"It seems too obvious to require elaboration that the construction of this project as planned is not necessarily reasonable and lawful even though traffic is heavy in the vicinity, and the new construction will help to eliminate congested traffic and expedite the smoother flow thereof. It might well be that the elimination of traffic congestion and the expedition of the smoother flow of traffic would promote the safety and serve the convenience of the general public, yet the establishment of the project as planned might at the same time be arbitrary, capricious, confiscatory, unreasonable and unlawful. Although the primary interest to be considered is the public interest, fairness to those regulated is a factor in the general welfare."
It will not benefit the public good if the railroad is forced to curtail its operation or go out of business because of the interference with its operations. See Choate v. Commerce Com. (1923), 309 Ill. 248, 141 N.E. 12, where the court reversed an order granting a business a franchise because it could destroy the railroad.
We cannot say, on the evidence which was presented to the Commission, that it is clear that the public interest does not prohibit the establishment of the Austin crossing. Without detailing the evidence presented, suffice it to say that there was testimony that:
1. The railroad currently used the tracks for switching and holding standing cars because with no grade crossings over the tracks for almost a mile there were no crossing vehicles. There is no other area available for "set out" uses.
2. The railroad is a short haul carrier. It cannot schedule the movement of cars but must move them as received. It is often necessary to hold cars on a track for several hours until they are picked up. Obviously, to hold these cars for several hours without blocking a crossing it is necessary to have an uninterrupted stretch of track. As the Austin Avenue area is the only such uninterrupted track it is vital to railroad operations.
3. While it is possible to "cut" such trains so that some cars would be located on each side of a crossing, this takes time.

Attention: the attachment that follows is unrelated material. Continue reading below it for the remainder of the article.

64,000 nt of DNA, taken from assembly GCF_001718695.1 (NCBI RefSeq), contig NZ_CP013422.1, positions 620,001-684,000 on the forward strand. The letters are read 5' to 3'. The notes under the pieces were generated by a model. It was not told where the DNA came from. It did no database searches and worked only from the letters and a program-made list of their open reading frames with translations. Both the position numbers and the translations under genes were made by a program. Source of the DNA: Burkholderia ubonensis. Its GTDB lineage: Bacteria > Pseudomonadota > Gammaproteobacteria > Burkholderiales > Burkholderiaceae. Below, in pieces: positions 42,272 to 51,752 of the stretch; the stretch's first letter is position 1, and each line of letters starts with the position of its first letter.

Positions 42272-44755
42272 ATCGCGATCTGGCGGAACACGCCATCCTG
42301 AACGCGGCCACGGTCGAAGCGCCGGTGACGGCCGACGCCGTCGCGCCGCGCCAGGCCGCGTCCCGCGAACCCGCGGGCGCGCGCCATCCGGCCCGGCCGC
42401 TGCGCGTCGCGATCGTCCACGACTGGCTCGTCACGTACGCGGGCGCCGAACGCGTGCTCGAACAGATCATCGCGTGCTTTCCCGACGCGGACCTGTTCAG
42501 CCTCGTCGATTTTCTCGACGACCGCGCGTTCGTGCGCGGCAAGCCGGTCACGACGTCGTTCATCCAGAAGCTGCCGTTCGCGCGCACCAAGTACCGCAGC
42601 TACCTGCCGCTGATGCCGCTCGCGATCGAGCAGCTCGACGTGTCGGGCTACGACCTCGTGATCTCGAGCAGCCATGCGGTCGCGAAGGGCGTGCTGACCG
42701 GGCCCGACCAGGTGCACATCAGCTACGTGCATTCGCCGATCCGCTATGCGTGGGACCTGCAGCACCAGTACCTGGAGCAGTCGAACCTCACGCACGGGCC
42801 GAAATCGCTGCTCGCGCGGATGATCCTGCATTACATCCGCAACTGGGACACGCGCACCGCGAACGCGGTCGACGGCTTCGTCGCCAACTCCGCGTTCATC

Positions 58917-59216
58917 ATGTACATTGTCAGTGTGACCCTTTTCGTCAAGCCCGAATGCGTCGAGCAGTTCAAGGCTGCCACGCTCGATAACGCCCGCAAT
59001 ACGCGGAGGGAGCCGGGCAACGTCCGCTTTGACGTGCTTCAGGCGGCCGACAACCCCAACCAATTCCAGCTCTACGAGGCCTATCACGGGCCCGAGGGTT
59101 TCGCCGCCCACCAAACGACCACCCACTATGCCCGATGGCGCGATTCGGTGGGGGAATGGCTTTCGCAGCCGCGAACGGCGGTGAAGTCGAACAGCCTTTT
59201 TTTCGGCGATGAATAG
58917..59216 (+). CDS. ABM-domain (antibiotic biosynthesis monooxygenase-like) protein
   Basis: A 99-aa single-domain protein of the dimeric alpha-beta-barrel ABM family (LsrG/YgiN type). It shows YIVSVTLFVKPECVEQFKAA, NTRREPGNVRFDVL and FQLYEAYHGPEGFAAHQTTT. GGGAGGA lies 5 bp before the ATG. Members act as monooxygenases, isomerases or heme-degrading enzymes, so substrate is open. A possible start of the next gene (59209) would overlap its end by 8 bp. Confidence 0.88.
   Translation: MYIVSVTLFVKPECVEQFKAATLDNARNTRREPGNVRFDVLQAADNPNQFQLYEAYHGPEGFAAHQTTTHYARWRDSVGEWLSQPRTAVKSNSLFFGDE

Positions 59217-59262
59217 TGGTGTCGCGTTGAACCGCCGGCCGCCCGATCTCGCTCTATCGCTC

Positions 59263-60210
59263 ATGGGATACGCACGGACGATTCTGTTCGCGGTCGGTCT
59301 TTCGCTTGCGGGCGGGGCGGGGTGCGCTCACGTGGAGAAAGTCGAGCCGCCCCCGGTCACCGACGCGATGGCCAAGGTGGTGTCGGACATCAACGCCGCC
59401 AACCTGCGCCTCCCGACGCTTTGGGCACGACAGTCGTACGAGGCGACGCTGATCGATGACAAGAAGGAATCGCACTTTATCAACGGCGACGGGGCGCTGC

4. By Federal law, a train crew can work only for twelve hours. At the end of 12 hours a crew must stop its train wherever it is and go off duty. Tracks without grade crossings such as at Austin are readily available for passing operations. A train may be parked to allow another train whose crew is close to the expiration of its 12-hour period to proceed with maximum efficiency to its destination.
5. It is necessary to have an area where priority trains carrying perishables can pass other trains. Twenty % to 30% of the traffic using the railroad carries perishable commodities which must be given priority. Again the Austin Avenue area is the area used to allow these trains to pass others.
6. Chicago Ridge is the only place on the line where a through train could pass slower trains without difficulty.
7. The additional "cuts" which would be required if the grade crossing were to be installed would create additional delays and many through trains would not be able to complete their trip during a crew's 12-hour tour of duty. One of the reasons additional cuts would be required is because by statute a train may not block a crossing for more than ten minutes.
8. At present a train "lays back," i.e., moves slowly through the Austin Avenue area while awaiting a signal for a clear track ahead. It only proceeds at full speed ahead when the track over the next three grade crossings is clear. By this means it can avoid blocking those crossings any longer than is necessary.
9. A delay in the Austin area would result in a piling up of trains which would result in the blockage of the Central, 111th and 123rd Street crossings.